The instructions for F/L sizing are correct. After sizing, try to chamber a unloaded, empty case in your rifle. If the bolt goes down hard, it means the shoulder is too tight a fit in the chamber. Take that case out, re-lube the entire case and inside the neck, turn your sizer die down another quarter turn, size the case and try it again. When turning the bolt down, you should feel just very slight resistance. At that point, the headspace is perfect, and you can now full length size all your brass at that setting. If still too tight, turn it down another quarter until you have a snug fit. If the bolt just flops down, you have gone too far and increased headspace to a point of danger. Throw that case away, raise the die slightly and try again.
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  #7  
Old 02-12-2011, 07:17 AM
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Re: Headspace gauge/resizing die question

Skip that touchy-feely-turney approach.

"IMHO, setting the sizing die so that it contacts the shell holder may or may not be the correct thing to do for any given rifle."

Your honest opinion is 100% perfect. "May or may not" is not only the best answer, it is the RIGHT answer. My first reloading die purchase and 4-5 reloads later could have cost me some ill will. I followed exactly per manufacturer instructions which is wrong and had close call with incipient head separation. The Sinclair page is very good but being an engineer, I hate it when someone says "go by feel"! For many people that approach is so relative and most cannot feel .001 - .002. and even if they do, every single rifle is totally unique so one has to not only be able to feel but also feel for each rifle's characteristics. I am not saying some reloaders don't have some success doing this by feel or by manufacturer's instructions, but I have my paycheck betting the large vast amount of reloaders doing it that way and think they are just fine aren't in that .001 - .002 headspace range and those are the numbers to really shoot for (period).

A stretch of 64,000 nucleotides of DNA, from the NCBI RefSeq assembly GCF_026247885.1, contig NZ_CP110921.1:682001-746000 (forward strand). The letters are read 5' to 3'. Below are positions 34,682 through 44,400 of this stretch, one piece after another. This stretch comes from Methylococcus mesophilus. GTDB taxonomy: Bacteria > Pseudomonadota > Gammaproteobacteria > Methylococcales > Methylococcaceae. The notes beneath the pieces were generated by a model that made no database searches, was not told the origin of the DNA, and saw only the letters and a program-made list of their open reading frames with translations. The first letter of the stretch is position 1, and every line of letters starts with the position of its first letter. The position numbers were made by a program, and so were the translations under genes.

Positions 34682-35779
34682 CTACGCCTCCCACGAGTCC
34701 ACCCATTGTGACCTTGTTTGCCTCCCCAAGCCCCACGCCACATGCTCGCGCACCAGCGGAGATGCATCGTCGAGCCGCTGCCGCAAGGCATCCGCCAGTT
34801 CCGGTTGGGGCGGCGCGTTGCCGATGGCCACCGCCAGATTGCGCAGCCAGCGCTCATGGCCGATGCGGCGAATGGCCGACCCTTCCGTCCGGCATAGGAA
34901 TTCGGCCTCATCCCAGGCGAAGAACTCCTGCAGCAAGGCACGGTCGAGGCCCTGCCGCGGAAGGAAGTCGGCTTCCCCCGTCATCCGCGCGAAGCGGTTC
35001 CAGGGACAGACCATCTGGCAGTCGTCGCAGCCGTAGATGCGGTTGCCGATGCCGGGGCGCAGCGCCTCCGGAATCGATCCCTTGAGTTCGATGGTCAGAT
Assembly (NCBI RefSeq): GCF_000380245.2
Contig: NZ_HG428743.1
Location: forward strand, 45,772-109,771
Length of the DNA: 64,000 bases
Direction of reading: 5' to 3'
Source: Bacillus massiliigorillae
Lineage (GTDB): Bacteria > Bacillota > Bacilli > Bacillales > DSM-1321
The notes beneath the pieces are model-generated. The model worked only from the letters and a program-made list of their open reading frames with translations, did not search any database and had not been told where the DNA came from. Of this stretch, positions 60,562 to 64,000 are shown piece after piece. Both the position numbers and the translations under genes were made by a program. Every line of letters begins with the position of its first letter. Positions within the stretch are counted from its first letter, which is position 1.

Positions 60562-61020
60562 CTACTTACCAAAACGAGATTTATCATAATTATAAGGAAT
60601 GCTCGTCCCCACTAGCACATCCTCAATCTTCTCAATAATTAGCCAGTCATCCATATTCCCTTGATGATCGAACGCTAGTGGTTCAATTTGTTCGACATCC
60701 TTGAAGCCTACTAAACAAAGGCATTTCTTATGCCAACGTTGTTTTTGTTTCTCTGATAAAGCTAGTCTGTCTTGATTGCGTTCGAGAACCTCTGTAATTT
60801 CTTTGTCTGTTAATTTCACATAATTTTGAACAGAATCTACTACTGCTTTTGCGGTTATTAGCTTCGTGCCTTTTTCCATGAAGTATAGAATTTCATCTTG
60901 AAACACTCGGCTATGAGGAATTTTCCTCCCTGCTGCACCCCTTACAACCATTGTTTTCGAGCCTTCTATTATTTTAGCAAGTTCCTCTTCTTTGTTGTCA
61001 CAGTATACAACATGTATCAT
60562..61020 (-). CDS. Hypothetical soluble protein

There are a good number of tools that one can appreciate in your concern. Here are mine.

IMHO this tool cannot be beat but it does cost a few more dollars than some tools but it is so so worth it. Larry Willis's Digital Headspace Gauge.
Innovative Technologies - Reloading Equipment I researched over and over and this tool just works, and works too good to now be without it.

Once you understand how to use the tool, (3 -4 shells possibly) you will question how anyone in this world can go by the "feel approach" or the "turn 1/4 approach". Not trying to be disrespectful to all but you will see that turning the die down even 1/16 - 1/24 of a turn (depending on die) makes the difference between .001 and .005.

This tool also works just TOO PERFECTLY for bullet seating depth in conjunction with Hornady's L&L OAL gauge and comparator. There are some considerations using this tool and Hornady's custom modified case in your OAL measurement but using this tool and Digital Headspace Gauge I think is super easy, fast and very accurate. (Having seen the homemade modified case approach fail because some bullets move when removing this case - Hornady's product or similar products are much better and much more accurate)

P.S. - A member on here - WOODS (he is in my opinion an experienced expert) - has different tool(s) to perform OAL and bullet seating and is very good too.
Call Larry Willis and talk to him. It will be 10 minutes of your time extremely well spent. (and no I do not work or personally know Larry except for this product sale)

Please guys - some of your instructions are setting people up for incipient head separation issues.

Again - Skip that touchy-feely-turney approach.

Last edited by 338winmag; 02-12-2011 at 07:27 AM.